Design thinking always starts with awareness of one’s surroundings. It helps learners learn to take note of the needs of others. It helps young learners to ask critical questions to better understand their context and the needs of others. These are important skills.

Another way we can build empathy is through stories. Brain researchers tell us that the brain processes stories in a different way than it does other information – it activates more resources in order to gain a deeper appreciation for the needs of others. Telling and sharing stories is by far the best way to build empathy.

One recent example of a design product that came from AJ’s district was the creation of reflector socks for cyclists from MIT. The students didn’t enter the design process thinking they were going to engineer a new sock design, but after getting a clearer understanding of the needs of the cyclists, that’s where they ended up. The socks continue to sell today! In another case, some elementary students designed an artificial insect that could evade exterminators effectively. These second graders had to pitch their product design to some actual exterminators – another authentic learning experience.

Goals, Interests, and Passions

At the moment, AJ is working with a company called Next Lesson to develop PBL lessons and units for elementary classes. These are resources that will help educators take their first steps into PBL without jumping straight into Genius Hour.

From a larger perspective, though, the thing that is really exciting AJ about education is how many people are doing things differently. Most educators have moved past the initial stages of integrating technology in their practices, and now so many educators are thinking more deeply and differently about the learning process itself.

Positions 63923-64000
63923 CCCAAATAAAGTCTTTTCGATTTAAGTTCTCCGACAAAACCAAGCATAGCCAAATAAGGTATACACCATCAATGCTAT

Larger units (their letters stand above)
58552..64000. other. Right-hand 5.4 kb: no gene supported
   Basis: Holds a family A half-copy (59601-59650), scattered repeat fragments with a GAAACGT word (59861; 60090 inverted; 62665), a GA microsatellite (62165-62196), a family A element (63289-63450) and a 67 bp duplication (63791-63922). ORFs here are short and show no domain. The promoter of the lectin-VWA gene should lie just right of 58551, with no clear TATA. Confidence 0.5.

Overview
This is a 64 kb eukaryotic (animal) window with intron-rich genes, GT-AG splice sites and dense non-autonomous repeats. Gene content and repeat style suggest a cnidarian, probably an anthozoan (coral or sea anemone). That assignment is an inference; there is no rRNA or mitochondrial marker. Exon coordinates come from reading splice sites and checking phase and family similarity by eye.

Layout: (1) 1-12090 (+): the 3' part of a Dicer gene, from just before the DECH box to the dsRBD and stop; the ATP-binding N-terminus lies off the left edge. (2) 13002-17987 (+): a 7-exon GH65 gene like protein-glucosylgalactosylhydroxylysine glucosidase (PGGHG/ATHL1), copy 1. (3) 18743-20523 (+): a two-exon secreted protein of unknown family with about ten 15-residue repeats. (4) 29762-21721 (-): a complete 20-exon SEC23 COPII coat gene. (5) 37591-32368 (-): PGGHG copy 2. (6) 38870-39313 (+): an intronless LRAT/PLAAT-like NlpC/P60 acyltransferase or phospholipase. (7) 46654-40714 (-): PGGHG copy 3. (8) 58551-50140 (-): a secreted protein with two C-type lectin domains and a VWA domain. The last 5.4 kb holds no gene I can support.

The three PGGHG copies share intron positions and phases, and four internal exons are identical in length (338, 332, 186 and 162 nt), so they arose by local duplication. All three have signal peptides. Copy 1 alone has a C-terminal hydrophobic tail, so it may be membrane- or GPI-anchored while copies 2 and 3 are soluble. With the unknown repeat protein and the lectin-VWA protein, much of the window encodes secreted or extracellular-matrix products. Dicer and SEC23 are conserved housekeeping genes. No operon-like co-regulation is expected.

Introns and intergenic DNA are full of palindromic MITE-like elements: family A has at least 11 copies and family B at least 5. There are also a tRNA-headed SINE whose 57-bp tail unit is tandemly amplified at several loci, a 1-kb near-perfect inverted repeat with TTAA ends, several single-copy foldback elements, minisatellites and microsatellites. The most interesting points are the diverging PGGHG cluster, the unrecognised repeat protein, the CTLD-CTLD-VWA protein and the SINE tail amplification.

AJ derives tremendous joy and fulfillment from sports, but the thing that he’s really been diving deep into lately is AI. He’s reading and watching as much as he can, and he feels like today we’re boiling the frog – things are already drastically changing around us, often in ways we don’t notice or are not aware of. For him, AI isn’t something to fear but instead something to be cognizant of and recognize.

Voices & Resources That Inspire AJ’s Professional Practice

On Twitter, AJ recommends following @CultofPedagogy. He learns a lot from Jennifer Gonzales and describes her as his pedagogical North Star.

AJ just finished reading 21 Lessons for the 21st Century by Yuval Noah Harari, and considers it a fascinating read. Follow the author on Twitter @Harari_Yuval.

AJ’s podcast pick right now is The Knowledge Project Podcast with Shane Parrish. Follow the host on Twitter @FarnamStreet.

Over on YouTube, AJ suggests subscribing to his co-author, John Spencer. Follow John on Twitter @SpencerIdeas.

In terms of non-educational viewing, AJ and his wife are enjoying The Americans on Amazon Prime right now. It’s making him suspect everyone around him of being a spy!

We sign off on the conversation, and AJ gives us the very best place to connect with him and receive more of his thoughts on education: AJJuliani.com. Visit him there and subscribe!

Other Places to Connect with AJ

Subscribe to the Teachers on Fire podcast on your mobile device.

iTunes | Google Podcasts | Spotify

Follow the Teachers on Fire podcast on social media.

Song Track Credits

Listen on YouTube and subscribe to the Teachers on Fire channel.

2 thoughts on “Episode 70 – AJ Juliani

  1. Listened to the episode and picked AJ’s book on Audible. I loved the points made about stepping up to PBL and that genius hour is not a step but a goal. Can’t wait to figure out my next steps!

    1. Thanks so much, Jeff! I’m currently working my way through Launch and look forward to the PBL Playbook next. So grateful to hear you took some value from the episode.

Leave a Reply